Beam arrogantly ends his August 30th column with the following gratutious slap: "Maybe the preppies should throw in a little hurricane relief to atone for their arrogance and stupidity."

While there is plenty of time to debate who are the arrogant and stupid in this, I hope he didn't miss this story that ran in his own newspaper four days later:

"Public and private schools across Massachusetts yesterday opened their doors to students displaced by Hurricane Katrina, offering financial aid, speedy enrollment, and help getting settled in their new home away from home....

...Phillips Academy received dozens of calls from families for spaces in its 1,080-student school, Barbara Chase, head of school, said.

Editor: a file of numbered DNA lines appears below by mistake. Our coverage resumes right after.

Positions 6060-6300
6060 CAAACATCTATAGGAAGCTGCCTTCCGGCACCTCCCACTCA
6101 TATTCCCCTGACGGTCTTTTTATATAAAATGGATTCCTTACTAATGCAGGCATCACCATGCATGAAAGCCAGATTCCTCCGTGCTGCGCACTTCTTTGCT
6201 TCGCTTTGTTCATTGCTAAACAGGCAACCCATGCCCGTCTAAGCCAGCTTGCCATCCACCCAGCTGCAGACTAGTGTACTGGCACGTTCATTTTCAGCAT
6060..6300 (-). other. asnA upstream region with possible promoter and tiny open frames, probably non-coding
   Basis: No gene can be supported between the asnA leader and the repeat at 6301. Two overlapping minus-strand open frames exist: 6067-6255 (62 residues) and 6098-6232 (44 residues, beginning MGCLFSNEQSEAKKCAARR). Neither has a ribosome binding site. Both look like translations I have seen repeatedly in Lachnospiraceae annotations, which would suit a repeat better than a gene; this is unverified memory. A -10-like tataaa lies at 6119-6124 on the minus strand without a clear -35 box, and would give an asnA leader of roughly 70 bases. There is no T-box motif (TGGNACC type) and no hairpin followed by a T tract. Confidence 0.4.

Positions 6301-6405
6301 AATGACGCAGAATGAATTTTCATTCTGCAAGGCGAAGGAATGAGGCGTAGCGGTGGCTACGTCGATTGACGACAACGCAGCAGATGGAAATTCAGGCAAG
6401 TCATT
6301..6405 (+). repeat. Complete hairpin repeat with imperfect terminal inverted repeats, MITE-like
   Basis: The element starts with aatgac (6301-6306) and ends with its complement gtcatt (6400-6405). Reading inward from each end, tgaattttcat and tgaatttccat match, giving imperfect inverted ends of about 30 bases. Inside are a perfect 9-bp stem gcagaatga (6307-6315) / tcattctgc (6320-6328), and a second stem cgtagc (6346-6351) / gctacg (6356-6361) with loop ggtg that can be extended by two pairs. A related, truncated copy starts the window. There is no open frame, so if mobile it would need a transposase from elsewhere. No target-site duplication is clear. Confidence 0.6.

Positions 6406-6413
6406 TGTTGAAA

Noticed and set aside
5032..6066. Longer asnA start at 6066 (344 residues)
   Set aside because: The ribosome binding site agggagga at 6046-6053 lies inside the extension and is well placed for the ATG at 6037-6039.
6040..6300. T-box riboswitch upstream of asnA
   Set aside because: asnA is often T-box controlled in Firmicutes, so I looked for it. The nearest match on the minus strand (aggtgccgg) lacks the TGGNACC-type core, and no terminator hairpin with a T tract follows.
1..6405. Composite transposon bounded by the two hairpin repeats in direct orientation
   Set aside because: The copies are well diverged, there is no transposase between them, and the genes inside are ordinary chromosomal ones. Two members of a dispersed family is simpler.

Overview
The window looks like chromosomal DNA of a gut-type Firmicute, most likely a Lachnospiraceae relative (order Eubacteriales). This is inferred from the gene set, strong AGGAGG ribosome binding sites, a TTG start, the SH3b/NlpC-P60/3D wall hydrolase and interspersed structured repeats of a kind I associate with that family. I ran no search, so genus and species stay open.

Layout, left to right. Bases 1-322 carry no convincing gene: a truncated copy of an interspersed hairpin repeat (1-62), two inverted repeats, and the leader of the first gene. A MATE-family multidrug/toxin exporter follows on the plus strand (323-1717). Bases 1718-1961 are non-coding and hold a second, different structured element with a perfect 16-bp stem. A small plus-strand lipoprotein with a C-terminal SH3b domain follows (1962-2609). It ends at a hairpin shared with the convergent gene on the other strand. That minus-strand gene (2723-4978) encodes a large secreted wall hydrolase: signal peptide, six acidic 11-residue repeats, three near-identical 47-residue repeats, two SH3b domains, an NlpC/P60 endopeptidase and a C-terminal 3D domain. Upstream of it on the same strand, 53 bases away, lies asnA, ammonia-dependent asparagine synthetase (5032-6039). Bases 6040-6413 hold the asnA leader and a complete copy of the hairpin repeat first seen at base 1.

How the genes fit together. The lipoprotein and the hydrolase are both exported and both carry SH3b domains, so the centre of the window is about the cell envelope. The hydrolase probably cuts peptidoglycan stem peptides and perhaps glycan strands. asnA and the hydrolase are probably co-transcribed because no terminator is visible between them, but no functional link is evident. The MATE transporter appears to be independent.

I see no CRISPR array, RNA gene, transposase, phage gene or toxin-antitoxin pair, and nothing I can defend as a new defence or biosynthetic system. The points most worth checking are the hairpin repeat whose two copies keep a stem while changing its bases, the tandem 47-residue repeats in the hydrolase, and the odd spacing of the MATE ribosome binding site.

Phillips staff members landed in Houston yesterday and plan to meet with families at public and private schools to gauge their interest in attending the private school. Students will have to take a placement test, and if accepted, the school could provide financial aid, Chase said.

''This is an extraordinary circumstance, and we want to open up our community," Chase said. ''All of us are just devastated by everything we're seeing."

So Alex, while you were patting yourself on the back for your righteousness, the preppies were at the Houston Astrodome with survivors, looking for kids to bring to campus.

And since last week, what have you done?